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Morgan Exhibition Explores the Romantic Movement's Influence on Landscapes
John Martin (1789–1854). View of the Temple of Suryah & Fountain of Maha Dao, with a Distant View of North Side of Mansion House. Etching with aquatint added by Frederick Christian Lewis (1779–1856), in Martin’s series of views of Sezincote, ca. 1818. Bequest of Gordon N. Ray, 1987; PML 143240
NEW YORK, NY.- Scenic vistas, winding paths, bucolic meadows, and rustic retreats suitable for solitary contemplation are just a few of the alluring naturalistic features of gardens created in the Romantic spirit. Landscape designers of the Romantic era sought to express the inherent beauty of nature in opposition to the strictly symmetrical, formal gardens favored by aristocrats of the old regime.

The Romantics looked to nature as a liberating force, a source of sensual pleasure, moral instruction, religious insight, and artistic inspiration. Eloquent exponents of these ideals, they extolled the mystical powers of nature and argued for more sympathetic styles of garden design in books, manuscripts, and drawings, now regarded as core documents of the Romantic Movement. Their cult of inner beauty and their view of the outside world dominated European thought during the late eighteenth and early nineteenth centuries.

This important episode in artistic and cultural history is the subject of Romantic Gardens: Nature, Art, and Landscape Design, on view from May 21 through August 29, 2010, at The Morgan Library & Museum. The exhibition features approximately ninety highly influential texts and outstanding works of art, providing a compelling overview of ideas championed by the Romantics and also implemented by them in private estates and public parks in Europe and the United States, notably New York’s Central Park.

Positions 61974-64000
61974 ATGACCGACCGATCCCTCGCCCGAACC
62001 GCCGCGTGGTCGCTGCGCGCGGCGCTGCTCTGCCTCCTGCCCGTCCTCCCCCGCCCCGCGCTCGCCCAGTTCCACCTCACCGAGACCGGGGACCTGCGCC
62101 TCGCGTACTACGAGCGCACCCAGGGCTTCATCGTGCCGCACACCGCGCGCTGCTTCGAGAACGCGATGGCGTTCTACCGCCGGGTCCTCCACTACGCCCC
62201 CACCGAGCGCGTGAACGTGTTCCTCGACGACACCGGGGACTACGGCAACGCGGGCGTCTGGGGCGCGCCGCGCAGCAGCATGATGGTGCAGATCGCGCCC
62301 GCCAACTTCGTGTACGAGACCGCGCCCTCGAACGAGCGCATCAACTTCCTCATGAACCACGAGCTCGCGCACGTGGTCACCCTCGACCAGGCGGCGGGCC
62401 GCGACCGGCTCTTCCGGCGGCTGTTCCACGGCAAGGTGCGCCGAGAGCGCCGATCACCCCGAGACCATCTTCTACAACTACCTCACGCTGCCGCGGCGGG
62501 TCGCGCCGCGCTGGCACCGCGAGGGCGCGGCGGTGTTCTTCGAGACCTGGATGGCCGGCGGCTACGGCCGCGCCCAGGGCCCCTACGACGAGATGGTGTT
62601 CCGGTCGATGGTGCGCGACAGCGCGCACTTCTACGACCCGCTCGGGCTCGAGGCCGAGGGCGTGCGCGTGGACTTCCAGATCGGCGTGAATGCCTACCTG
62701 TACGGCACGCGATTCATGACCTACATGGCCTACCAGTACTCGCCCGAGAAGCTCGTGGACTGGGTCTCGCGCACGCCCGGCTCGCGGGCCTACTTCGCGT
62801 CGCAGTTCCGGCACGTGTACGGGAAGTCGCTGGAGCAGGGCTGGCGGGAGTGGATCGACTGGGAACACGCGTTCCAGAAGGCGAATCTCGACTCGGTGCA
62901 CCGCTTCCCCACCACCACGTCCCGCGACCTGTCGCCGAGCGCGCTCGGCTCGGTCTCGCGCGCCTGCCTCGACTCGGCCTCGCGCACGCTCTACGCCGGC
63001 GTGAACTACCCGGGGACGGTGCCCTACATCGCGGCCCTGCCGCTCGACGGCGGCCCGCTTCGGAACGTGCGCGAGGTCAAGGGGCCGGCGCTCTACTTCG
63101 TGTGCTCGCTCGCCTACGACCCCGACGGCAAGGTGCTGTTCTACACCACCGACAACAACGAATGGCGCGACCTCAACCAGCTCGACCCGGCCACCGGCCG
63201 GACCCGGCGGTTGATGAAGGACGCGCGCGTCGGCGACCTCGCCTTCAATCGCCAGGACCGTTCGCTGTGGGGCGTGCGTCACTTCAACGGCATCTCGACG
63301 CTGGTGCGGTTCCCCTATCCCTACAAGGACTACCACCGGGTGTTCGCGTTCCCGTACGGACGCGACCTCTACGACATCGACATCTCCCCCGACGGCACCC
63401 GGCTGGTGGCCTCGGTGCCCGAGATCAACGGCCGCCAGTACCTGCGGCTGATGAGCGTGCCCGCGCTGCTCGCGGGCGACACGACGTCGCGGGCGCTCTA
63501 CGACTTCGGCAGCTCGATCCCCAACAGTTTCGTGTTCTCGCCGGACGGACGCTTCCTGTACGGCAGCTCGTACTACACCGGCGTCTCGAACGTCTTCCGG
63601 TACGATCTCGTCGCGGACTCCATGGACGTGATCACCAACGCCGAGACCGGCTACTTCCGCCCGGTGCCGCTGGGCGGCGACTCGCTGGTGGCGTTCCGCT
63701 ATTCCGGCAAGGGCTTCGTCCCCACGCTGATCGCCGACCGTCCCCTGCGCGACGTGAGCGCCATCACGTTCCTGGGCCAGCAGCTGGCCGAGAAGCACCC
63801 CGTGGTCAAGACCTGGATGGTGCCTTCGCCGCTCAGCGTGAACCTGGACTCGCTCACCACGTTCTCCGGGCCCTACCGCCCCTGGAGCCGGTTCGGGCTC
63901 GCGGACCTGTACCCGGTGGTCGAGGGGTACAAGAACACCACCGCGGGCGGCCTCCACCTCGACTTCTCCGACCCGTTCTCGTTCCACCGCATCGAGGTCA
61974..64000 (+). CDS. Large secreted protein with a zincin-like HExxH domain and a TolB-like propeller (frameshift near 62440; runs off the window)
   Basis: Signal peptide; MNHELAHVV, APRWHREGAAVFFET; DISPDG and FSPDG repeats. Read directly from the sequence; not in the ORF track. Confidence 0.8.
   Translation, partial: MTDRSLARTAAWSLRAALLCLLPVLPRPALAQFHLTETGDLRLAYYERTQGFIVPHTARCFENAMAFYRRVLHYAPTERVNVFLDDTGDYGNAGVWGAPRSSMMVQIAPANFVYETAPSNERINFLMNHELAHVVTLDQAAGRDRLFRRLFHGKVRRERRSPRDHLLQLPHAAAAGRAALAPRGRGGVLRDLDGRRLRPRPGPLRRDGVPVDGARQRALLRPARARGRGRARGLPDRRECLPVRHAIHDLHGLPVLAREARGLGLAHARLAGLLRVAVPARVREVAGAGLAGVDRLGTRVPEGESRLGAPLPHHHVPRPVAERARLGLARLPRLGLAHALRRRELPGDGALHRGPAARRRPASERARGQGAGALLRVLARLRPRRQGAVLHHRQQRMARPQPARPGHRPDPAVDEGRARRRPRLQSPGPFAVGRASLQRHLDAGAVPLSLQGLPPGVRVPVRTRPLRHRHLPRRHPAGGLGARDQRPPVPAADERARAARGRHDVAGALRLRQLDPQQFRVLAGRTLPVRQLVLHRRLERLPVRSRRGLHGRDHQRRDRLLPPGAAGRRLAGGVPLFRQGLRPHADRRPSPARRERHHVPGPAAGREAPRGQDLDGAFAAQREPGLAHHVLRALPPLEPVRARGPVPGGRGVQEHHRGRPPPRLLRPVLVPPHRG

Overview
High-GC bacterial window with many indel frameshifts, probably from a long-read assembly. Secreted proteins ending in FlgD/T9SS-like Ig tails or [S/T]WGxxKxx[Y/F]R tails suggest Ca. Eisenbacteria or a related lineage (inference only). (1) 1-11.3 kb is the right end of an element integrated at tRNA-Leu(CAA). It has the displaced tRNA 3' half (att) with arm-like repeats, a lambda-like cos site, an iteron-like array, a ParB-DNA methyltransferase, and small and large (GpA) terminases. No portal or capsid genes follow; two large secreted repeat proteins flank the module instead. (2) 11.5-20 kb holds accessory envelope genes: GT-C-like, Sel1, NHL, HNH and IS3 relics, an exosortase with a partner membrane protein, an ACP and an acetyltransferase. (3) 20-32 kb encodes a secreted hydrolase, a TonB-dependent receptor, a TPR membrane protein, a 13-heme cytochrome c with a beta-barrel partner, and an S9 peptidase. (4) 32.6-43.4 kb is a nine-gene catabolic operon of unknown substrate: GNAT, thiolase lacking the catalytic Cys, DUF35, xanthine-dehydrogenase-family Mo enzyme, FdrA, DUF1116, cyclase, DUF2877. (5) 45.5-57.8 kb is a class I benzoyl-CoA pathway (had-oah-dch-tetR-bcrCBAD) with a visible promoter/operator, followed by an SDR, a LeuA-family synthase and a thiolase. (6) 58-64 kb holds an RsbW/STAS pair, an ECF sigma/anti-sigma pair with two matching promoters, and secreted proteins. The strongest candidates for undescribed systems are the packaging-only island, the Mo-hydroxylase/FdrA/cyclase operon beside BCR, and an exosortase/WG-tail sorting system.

“The landscapes represented in the exhibition are extraordinary in every respect; they are novel, beautiful, and often breathtaking in scale,” said William M. Griswold, director of The Morgan Library & Museum. “One can follow the genesis and dissemination of new design approaches from their beginnings in the private estates of the European aristocracy to the great city parks of America, where Central Park is perhaps the best example. Drawings and literary works from the period offer viewers interesting and unexpected connections with a wide range of prominent artists in the forefront of Romanticism.”

Exhibition Highlights
Drawn from the Morgan’s holdings of manuscripts, drawings, and rare books as well as lavishly illustrated landscape albums from private and other public collections, the exhibition attests to the artistic creativity and intellectual ferment of the era, a time when technological advances in book production greatly enhanced the transmission of ideas. Steel engravings in William Cullen Bryant’s Picturesque America (1872–74) helped to celebrate the scenic splendors of this country. Lithographs in Prince Pückler-Muskau’s Hints on Landscape Gardening (1834) depict the improvements he made in his vast estate at great expense—his “parkomania” eventually drove him into debt and compelled him to sell the garden paradise he had created.

Also on view are two manuscript “Red Books” by Humphry Repton (1752–1818), the leading landscape architect of his time and author of theoretical treatises greatly admired by Pückler and other European connoisseurs. In these publications and the Red Books (known for their characteristic red bindings), Repton developed a technique of showing before-and-after views of picturesque scenery so that his readers and clients could see at a glance what he expected to accomplish.

The proposals of Frederick Law Olmsted and Calvert Vaux for the design of Central Park can be seen in their famous “Greensward” plan (1858), a large and detailed pen-and-ink drawing they submitted to a competition organized by the park commissioners. For their prize-winning “entry no. 33,” they also prepared presentation boards with the “present outlines” in photographs attributed to Mathew Brady and the “effect proposed” in oil sketches made by Vaux. Two of the twelve presentation boards are on display.

The exhibition includes literary manuscripts for important Romantic and Pre Romantic works, such as Jean-Jacques Rousseau’s hugely popular novel, Julie, ou, La Nouvelle Héloïse (1761), which introduced highly influential theories of landscape design. Equally influential was Alexander Pope’s Epistle to Lord Burlington (1731), a verse satire admonishing wealthy proprietors of country estates to scorn self-indulgent follies and respect the “Genius of the Place,” the natural beauty of the terrain. Here, too, the author’s original manuscript will be shown.

The Morgan Library & Museum | William M. Griswold | Romantic Movement |




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